Leukaemia (all subtypes combined) mortality statistics

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Deaths

Deaths from leukaemia, 2015-2017, UK.

Proportion of all deaths

Percentage leukaemia contributes to total cancer deaths, 2015-2017, UK

Age

Peak mortality rate for leukaemia, 2015-2017, UK

Trend over time

Leukaemia mortality rates have changed differently for each sex since the early 1970s, UK

 

Leukaemia is the 12th most common cause of cancer death in the UK, accounting for 3% of all cancer deaths (2017).[1-3]

In females in the UK, leukaemia is the 12th most common cause of cancer death (3% of all female cancer deaths). In males in the UK it is the 11th most common cause of cancer death (3% of all male cancer deaths).

41% of leukaemia deaths in the UK are in females, and 59% are in males.

Leukaemia mortality rates (European age-standardised (AS) rates) Open a glossary item for persons are significantly lower than the UK average in Northern Ireland, and similar to the UK average in all other UK constituent countries.

Leukaemia (C91-C95), Number of Deaths, Crude and European Age-Standardised (AS) Mortality Rates per 100,000 Population, UK, 2017

  England Scotland Wales Northern Ireland UK
Female Deaths 1,653 148 97 44 1,942
Crude Rate 5.9 5.3 6.1 4.6 5.8
AS Rate 5.7 5.0 5.3 4.8 5.6
AS Rate - 95% LCL 5.4 4.2 4.2 3.4 5.3
AS Rate - 95% UCL 5.9 5.8 6.3 6.3 5.8
Male Deaths 2,411 233 144 51 2,839
Crude Rate 8.8 8.8 9.3 5.5 8.7
AS Rate 10.6 10.4 10.0 7.7 10.4
AS Rate - 95% LCL 10.1 9.0 8.4 5.6 10.1
AS Rate - 95% UCL 11.0 11.7 11.6 9.8 10.8
Persons Deaths 4,064 381 241 95 4,781
Crude Rate 7.3 7.0 7.7 5.1 7.2
AS Rate 7.8 7.3 7.5 6.0 7.7
AS Rate - 95% LCL 7.6 6.6 6.5 4.8 7.5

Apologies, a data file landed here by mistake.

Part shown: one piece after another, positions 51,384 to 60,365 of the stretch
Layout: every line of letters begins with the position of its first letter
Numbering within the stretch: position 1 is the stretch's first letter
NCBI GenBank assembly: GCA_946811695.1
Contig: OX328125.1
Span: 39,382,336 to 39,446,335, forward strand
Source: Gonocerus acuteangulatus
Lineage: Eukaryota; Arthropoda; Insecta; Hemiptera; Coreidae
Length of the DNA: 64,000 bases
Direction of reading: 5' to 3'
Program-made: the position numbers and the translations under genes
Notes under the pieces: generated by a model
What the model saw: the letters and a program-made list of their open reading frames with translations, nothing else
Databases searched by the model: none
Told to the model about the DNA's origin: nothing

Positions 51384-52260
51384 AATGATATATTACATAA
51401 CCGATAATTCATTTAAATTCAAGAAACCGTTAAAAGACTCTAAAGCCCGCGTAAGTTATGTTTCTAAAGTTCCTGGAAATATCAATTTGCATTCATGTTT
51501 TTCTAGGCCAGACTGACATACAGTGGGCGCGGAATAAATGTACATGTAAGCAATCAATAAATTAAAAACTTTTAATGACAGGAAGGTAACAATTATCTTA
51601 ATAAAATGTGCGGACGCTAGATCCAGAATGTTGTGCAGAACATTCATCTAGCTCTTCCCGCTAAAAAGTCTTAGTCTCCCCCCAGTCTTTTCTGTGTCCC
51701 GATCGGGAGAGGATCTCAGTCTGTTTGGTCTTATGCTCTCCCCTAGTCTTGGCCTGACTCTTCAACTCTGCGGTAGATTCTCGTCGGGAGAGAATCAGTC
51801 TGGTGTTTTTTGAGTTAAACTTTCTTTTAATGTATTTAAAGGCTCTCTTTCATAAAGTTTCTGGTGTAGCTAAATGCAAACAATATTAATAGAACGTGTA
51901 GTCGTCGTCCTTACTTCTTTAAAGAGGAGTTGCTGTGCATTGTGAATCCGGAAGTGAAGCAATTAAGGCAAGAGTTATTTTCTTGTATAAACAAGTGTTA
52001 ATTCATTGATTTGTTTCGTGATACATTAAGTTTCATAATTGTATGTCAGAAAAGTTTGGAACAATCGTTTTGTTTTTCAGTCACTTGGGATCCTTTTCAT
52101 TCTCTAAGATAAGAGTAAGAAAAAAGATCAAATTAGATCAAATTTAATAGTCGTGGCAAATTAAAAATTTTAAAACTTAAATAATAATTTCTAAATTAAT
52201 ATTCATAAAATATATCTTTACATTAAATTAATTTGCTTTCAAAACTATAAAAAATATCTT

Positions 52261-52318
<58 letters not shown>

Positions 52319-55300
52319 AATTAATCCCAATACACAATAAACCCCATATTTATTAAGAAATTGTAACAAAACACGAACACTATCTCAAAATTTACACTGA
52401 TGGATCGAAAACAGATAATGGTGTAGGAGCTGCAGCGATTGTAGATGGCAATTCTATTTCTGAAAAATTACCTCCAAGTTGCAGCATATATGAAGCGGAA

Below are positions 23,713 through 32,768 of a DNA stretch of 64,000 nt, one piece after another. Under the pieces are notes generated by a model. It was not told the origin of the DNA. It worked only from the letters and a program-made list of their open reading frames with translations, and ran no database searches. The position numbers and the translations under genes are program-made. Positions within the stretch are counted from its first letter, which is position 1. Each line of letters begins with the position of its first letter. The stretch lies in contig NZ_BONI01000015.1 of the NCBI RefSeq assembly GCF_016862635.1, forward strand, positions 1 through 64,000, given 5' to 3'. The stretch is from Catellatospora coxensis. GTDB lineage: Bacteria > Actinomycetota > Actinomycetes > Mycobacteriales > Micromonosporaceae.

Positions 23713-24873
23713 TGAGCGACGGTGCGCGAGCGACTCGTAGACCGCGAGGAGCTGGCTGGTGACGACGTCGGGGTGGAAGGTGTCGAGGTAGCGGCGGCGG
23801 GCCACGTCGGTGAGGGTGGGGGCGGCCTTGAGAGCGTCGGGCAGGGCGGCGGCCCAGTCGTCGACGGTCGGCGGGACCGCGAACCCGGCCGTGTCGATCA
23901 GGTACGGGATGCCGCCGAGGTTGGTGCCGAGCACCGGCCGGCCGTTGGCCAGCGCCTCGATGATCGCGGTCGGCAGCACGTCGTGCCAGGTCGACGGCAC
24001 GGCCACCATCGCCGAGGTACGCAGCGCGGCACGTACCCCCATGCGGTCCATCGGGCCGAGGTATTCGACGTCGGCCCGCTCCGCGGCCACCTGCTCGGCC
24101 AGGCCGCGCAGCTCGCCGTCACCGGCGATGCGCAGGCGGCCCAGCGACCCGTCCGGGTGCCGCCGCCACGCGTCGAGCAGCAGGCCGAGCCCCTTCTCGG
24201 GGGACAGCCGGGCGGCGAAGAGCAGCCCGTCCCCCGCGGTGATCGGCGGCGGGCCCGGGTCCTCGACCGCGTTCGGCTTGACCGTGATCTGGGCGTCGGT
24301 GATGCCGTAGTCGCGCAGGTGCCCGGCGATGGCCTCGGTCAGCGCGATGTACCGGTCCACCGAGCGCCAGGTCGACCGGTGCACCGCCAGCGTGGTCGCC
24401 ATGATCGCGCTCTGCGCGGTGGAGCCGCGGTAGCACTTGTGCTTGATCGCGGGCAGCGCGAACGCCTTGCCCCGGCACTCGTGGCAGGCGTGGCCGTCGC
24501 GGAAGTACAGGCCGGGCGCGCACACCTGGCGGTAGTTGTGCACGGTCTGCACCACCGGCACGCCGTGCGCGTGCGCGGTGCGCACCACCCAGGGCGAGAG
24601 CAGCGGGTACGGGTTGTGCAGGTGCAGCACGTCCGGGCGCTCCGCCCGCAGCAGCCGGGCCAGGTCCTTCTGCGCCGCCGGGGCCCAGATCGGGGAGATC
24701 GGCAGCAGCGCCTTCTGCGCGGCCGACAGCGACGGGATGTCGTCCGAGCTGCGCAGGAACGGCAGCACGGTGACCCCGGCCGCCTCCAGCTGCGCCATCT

AS Rate - 95% UCL 8.0 8.0 8.4 7.2 7.9

95% LCL and 95% UCL are the 95% lower and upper confidence limits Open a glossary item around the AS Rate Open a glossary item 

For leukaemia mortality differences between countries largely reflect differences in incidence.

References

  1. Data were provided by the Office for National Statistics on request, November 2018. Similar data can be found here: http://www.ons.gov.uk/peoplepopulationandcommunity/birthsdeathsandmarriages/deaths.
  2. Data were provided by ISD Scotland on request, October 2018. Similar data can be found here: http://www.isdscotland.org/Health-Topics/Cancer/Publications/index.asp.
  3. Data were provided by the Northern Ireland Cancer Registry on request, March 2019. Similar data can be found here: http://www.qub.ac.uk/research-centres/nicr/.

About this data

Data is for UK, 2017, ICD-10 C91-C95.

The term leukaemia describes four main subtypes, acute lymphoblastic leukaemia (ALL), chronic lymphoblastic leukaemia (CLL), acute myeloid leukaemia (CML) and chronic myeloid leukaemia (CML), as well as a number of less common types. It is important to recognise the variation between these subtypes when interpreting statistics on leukaemia as a whole.

Last reviewed: